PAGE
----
Guido brings you a summarised round up of the response from policy wonks to the Chancellor’s statement today. All free market think tanks are happy with Rishi’s decision to cut “Britain’s worst tax” – stamp duty, although many want the change to be made permanent. On VAT cuts and food vouchers there’s more of a mixed picture, however, with questions raised about the utility of the measures. Whilst more red tape cutting would be better, there’s a general mood of qualified support…
The Adam Smith Institute backs the stamp duty cut and apprenticeship scheme, but criticises the VAT cut.
“Stamp duty is Britain’s worst tax. The cut is the right move to get Britain moving. Temporary measures to get young people work experience, to build inwork skills, are also welcome in the face of an increasing minimum wage.
“The stimulus proposals are very questionable. The VAT cut and subsidising restaurants will be expensive and provide limited benefit. People aren’t spending on food, accommodation and attractions because of safety concerns, not lack of demand or cash.”
The Taxpayers’ Alliance is delighted by the stamp duty cut, more cautious about the Kickstart scheme and says Eat Out to Help Out leaves a “bad taste in their mouths.” John O’Connell tells Guido…
“It is cheering that the chancellor appreciates the economic benefits of cutting taxes and in particular lifting the stamp duty threshold will provide a boon to the housing market. That said, while easing the burden on taxpayers is always welcome, we must look at longer-term tax simplification and put a stop to temporary fiddles.”
“The kickstart scheme could turn into a massive own goal for the jobs market. Subsidies for temp work won’t offer young people the proper opportunities they need to clamber onto the career ladder, but may only postpone painful youth unemployment. Long term measures to boost jobs and investment, such as cutting the employers’ NI jobs tax, would be a much more sustainable answer.”
“The truth is that a taxpayer-funded tenner off the bill is not enough to get the hospitality sector moving again. Many other measures – such as VAT and business rates holidays – have already been deployed. The focus instead should be on updating covid guidance, ditching bad regulations and ensuring supply chains can get back to normal by making investment easier, rather than ministers meddling in our meals.”
The Centre for Policy Studies is also specifically pleased with the stamp duty cut, but warns long term structural change is needed.
“We are delighted to see the cut in Stamp duty announced today – as one of the most hated and economically damaging taxes, this is something the CPS called for in our report ‘Stamping Down‘. The case the Chancellor was making is exactly what we said in our recent paper ‘Help to Build‘, but we would like to see this cut become permanent – which we have estimated will be much cheaper than the Treasury believes.”
“We welcome the focus on jobs and training, which is what the CPS recently called for in our report ‘After the Virus‘, but the challenge will be how to support the economy as we transition to new ways of working in a post-virus economy.
“You can see the Government is trying to strike that balance with this package, but these measures are temporary, and will have to be paid for down the line. This is why we would like to see the sort of long-term structural change that will maximise growth, support businesses and encourage them to create new jobs without placing the burden on the taxpayer.”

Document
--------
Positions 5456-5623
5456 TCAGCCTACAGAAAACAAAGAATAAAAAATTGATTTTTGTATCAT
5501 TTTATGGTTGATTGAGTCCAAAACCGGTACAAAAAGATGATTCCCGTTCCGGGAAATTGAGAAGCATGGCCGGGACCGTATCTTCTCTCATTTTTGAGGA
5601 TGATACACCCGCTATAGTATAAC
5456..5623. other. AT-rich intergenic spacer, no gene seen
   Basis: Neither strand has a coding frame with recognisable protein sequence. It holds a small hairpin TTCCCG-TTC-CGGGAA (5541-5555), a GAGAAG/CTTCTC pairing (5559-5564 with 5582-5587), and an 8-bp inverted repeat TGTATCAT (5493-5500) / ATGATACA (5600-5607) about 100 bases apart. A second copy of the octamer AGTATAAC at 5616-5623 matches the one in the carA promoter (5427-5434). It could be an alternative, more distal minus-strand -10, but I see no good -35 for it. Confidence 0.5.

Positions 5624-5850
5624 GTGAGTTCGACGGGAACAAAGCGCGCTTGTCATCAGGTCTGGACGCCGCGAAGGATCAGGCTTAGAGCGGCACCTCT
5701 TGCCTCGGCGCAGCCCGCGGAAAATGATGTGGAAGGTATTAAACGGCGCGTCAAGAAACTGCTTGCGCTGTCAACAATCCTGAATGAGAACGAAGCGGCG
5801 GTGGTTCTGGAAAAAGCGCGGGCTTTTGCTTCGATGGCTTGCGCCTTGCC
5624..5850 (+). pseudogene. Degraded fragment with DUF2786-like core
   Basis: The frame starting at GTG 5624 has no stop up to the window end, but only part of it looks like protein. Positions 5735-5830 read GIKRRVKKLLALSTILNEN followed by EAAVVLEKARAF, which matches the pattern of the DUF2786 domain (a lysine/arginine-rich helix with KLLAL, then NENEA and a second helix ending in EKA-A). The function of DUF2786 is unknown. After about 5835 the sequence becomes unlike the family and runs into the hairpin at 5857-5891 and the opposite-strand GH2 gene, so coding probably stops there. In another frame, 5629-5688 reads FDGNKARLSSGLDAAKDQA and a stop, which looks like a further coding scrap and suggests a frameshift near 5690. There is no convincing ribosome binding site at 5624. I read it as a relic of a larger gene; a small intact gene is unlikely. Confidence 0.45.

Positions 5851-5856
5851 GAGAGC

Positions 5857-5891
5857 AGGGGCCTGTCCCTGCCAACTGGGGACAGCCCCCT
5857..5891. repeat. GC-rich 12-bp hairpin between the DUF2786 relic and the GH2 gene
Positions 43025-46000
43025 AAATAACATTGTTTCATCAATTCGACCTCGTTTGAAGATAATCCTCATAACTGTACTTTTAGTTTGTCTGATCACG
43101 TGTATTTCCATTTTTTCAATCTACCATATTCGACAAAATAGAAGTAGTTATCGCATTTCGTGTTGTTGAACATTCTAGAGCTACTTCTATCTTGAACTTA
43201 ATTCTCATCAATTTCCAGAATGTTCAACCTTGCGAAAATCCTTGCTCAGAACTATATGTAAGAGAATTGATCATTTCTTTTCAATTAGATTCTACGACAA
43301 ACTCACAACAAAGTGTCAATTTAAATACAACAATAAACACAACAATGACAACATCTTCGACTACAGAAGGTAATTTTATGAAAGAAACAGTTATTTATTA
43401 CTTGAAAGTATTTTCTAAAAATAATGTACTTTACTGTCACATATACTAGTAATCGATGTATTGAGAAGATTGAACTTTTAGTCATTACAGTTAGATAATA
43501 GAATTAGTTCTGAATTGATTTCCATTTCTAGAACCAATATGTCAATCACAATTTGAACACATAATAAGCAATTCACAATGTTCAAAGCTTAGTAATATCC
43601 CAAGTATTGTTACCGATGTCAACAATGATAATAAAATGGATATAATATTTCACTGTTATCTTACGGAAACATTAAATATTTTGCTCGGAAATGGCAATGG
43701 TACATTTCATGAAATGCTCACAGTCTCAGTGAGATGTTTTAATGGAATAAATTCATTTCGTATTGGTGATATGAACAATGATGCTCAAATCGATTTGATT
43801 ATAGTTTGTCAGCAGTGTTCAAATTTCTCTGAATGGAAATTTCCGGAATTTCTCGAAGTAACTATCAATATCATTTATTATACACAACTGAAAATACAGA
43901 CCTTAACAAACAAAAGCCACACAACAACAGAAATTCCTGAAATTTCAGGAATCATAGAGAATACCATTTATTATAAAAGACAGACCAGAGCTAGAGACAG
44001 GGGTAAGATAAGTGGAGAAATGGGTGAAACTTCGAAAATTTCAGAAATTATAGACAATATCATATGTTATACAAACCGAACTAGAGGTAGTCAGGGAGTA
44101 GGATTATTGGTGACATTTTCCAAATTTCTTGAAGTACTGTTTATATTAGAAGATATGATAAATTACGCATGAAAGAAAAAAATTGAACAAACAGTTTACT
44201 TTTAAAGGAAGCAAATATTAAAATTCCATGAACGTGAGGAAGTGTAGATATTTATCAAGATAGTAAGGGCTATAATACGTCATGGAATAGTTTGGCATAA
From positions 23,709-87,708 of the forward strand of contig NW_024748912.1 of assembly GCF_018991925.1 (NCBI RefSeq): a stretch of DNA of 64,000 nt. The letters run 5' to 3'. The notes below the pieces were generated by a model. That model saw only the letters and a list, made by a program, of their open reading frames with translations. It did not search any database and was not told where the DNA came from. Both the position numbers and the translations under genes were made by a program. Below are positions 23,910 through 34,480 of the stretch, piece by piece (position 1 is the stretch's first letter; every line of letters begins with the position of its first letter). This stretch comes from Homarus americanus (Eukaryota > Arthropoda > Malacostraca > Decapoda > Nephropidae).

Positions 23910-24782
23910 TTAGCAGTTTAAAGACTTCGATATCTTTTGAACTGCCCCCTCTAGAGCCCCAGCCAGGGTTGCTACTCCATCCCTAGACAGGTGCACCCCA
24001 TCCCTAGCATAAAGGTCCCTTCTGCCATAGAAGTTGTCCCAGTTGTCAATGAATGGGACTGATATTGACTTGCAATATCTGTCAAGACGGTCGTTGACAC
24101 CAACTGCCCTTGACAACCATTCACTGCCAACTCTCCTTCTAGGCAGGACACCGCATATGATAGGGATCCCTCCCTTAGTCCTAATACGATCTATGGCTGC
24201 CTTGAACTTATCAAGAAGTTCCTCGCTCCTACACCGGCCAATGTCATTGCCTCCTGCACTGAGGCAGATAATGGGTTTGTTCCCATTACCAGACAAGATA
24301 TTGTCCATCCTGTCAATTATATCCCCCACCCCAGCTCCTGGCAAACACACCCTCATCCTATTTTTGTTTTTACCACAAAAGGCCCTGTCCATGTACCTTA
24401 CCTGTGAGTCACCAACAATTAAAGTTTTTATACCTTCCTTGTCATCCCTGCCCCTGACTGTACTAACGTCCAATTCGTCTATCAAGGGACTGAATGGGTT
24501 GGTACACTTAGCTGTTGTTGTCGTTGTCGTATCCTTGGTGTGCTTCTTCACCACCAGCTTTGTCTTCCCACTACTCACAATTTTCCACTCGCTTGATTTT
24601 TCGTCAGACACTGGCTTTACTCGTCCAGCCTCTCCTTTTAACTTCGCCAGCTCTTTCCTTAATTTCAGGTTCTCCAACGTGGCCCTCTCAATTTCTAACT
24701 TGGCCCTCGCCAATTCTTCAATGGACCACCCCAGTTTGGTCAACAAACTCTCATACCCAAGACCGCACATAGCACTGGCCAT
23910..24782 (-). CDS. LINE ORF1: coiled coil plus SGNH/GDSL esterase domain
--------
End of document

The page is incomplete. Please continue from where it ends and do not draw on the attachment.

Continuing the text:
The Institute of Economic Affairs’ Syed Kamall wants the stamp duty cut to be permanent, and more to be done to encourage infrastructure investment. Fellow Professor Len Shakleton also warns of the dangers of recruitment subsidies.
“The cut to Stamp Duty is welcome but why isn’t it permanent? It is a destructive, regressive tax that clogs up the housing market and limits labour mobility. Making it permanent would get the property market moving and encourage those who want to downsize as well as those looking for family houses, freeing up homes for first-time buyers.
“It is disappointing more was not announced to encourage private investment in infrastructure – such as reopening old railways or rezoning to allow homes to be built in places being vacated by shops, such as high streets.” …
“The Chancellor has likely found a politically popular policy by offering subsidies for those employing under 25s but we should not expect too much real benefit.
“Recruitment subsidies have many drawbacks. Workers are taken on who would have found work anyway, with the taxpayer subsidy simply boosting the employers’ profits. The target group, in this case the young unemployed, are taken on at the expense of another group—say, older workers, women returners, or the only slightly less young, who become unemployed instead. The schemes also benefit large companies able to take on more subsidised workers over small and medium sized enterprises who do not benefit as much and therefore lose out in a competitive environment and have to shed labour or close their business.
“The real challenge is to deregulate the labour and product markets on a sustainable basis to encourage job creation over the longer term, rather than short-term sticking-plaster schemes of this kind.”
A mixed picture for free marketeers in the unprecedented circumstances of Coronavirus. Distinct air of uneasy caution…